Fig. 2
Fig. 2

Z score of coronary arteries in the three groups during the subacute (ac) and convalescent phases (df). LMCA, left main coronary artery; LAD, left anterior descending coronary artery; RCA, right coronary artery. *P value < 0.05

Fig. 3
Fig. 3

Percentage of subjects with CAA in the three groups, based on a) z score and b) Japanese criteria. Dark gray color for subacute phase and light gray color for convalescent phase. *P value < 0.05

During the convalescent phase, the diameter of the RCA and the frequency of CAA based on z scores were higher in Group 3 than in Group 1 (P = 0.014 and P = 0.006, respectively).

Logistic regression analyses for the prediction of persisting fever

Data from Group 2 plus the Group 3 patients with fever starting at 24–36 h and persisting beyond 36 h were included in the logistic regression analysis (n = 158). As shown in Table 2, univariate analysis identified significant predictors of persistent fever beyond 36 h after completion of IVIG therapy to be neutrophil percentage (OR, 1.027; 95% CI, 1.003–1.052; P = 0.025), serum albumin level (OR, 0.409; 95% CI, 0.195–0.858; P = 0.018), total bilirubin level (OR, 2.621; 95% CI, 1.537–4.469; P < 0.001), sodium concentration (OR, 0.848; 95% CI, 0.753–0.955; P = 0.007), C-reactive protein level (OR, 1.063; 95% CI, 1.009–1.119; P = 0.022), and log-BNP level (OR, 2.220; 95% CI, 1.132–4.354; P = 0.020). However, multivariate analysis identified total bilirubin level (OR, 2.472; 95% CI, 1.284–4.762; P = 0.007) as the only significant predictor. The ROC analysis for serum bilirubin level is shown in Fig. 4. The area under the curve was 0.668 (95% CI, 0.585–0.751); the sensitivity was 41.3% and the specificity was 92.6% at the cutoff level of total bilirubin level > 1.15 mg/dL.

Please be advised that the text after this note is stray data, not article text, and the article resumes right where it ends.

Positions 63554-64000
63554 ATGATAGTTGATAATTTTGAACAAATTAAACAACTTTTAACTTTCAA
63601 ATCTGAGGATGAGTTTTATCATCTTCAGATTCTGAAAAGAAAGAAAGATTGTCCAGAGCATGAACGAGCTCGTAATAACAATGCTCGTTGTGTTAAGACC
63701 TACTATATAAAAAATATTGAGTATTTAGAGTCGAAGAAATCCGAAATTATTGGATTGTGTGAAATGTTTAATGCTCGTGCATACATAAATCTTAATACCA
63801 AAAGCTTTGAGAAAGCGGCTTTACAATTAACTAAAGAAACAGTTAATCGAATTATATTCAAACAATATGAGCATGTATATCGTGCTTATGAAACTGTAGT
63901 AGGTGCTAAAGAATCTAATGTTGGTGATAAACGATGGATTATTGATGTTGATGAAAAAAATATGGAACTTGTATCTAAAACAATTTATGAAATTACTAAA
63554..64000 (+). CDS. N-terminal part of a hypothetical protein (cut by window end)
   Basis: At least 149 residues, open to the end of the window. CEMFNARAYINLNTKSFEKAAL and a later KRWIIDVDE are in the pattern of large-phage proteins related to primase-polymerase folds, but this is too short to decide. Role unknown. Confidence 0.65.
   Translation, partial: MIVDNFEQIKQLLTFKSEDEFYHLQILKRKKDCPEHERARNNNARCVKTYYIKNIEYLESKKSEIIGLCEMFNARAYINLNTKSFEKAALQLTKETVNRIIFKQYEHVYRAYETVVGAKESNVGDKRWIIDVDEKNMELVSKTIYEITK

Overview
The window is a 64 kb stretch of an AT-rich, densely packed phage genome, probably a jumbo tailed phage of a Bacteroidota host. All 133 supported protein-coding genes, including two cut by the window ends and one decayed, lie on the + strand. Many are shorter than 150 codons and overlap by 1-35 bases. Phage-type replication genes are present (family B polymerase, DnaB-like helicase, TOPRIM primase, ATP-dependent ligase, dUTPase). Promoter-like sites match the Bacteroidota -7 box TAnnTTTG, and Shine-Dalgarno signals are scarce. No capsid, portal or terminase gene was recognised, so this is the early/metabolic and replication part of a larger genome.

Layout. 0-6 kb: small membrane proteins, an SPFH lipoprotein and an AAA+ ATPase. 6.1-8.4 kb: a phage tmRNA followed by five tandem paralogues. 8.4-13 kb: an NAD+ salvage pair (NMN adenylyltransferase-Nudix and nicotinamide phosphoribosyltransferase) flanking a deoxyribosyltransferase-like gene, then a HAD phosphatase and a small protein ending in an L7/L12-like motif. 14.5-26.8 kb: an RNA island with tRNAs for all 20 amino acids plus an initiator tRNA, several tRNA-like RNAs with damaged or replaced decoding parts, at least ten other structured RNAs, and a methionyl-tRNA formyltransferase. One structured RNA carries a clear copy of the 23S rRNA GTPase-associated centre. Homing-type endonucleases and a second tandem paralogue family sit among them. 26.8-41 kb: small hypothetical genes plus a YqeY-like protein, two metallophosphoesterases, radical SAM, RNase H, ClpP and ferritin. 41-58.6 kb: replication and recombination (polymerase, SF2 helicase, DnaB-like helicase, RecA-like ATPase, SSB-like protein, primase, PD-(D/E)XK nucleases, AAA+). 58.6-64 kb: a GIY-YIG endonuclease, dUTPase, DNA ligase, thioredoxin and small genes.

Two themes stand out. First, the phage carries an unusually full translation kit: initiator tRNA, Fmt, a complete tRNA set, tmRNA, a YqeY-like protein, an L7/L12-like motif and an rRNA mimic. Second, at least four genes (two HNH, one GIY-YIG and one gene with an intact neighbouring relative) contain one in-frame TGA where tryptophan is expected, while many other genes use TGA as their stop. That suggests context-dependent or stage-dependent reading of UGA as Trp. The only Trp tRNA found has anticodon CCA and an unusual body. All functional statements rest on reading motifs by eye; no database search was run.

Table 2

Logistic regression analysis for the prediction of persistent fever in 158 patients with fever starting 24–36 h after the completion of initial IVIG therapy

Characteristics

Group 2 n = 54

Group 3 n = 104

Univariate

Multivariate

P value

OR

CI (95%)

P value

OR

CI (95%)

Neutrophil, %

66.6 ± 15.2

72.1 ± 13.4

0.025

1.027

1.003–1.052

0.951

1.001

0.970–1.033

Albumin, g/dL

3.4 ± 0.3

3.2 ± 0.5

0.018

0.409

0.195–0.858

0.109

0.422

0.147–1.212

Total bilirubin, mg/dL

0.65 ± 0.50

1.43 ± 1.33

< 0.001

2.621

1.537–4.469

0.007

2.472

1.284–4.762

Na+, mmol/L

136.3 ± 2.6

134.9 ± 3.1

0.007

0.848

0.753–0.955

0.803

1.022

0.863–1.209

C-reactive protein, mg/dL

8.74 ± 7.16

11.66 ± 7.40

0.022

1.063

1.009–1.119

0.884

0.995

0.935–1.060

Log-BNP

1.55 ± 0.59

1.81 ± 0.59

0.020

2.220

1.132–4.354

0.493

1.316

0.600–2.887

Data are reported as mean ± standard deviation or number (%)

OR Odds ratio, CI confidence interval, BNP brain natriuretic peptide

Fig. 4
Fig. 4

Receiver operating characteristic curve analysis of the serum bilirubin level as a predictor of fever persisting beyond 36 h

Discussion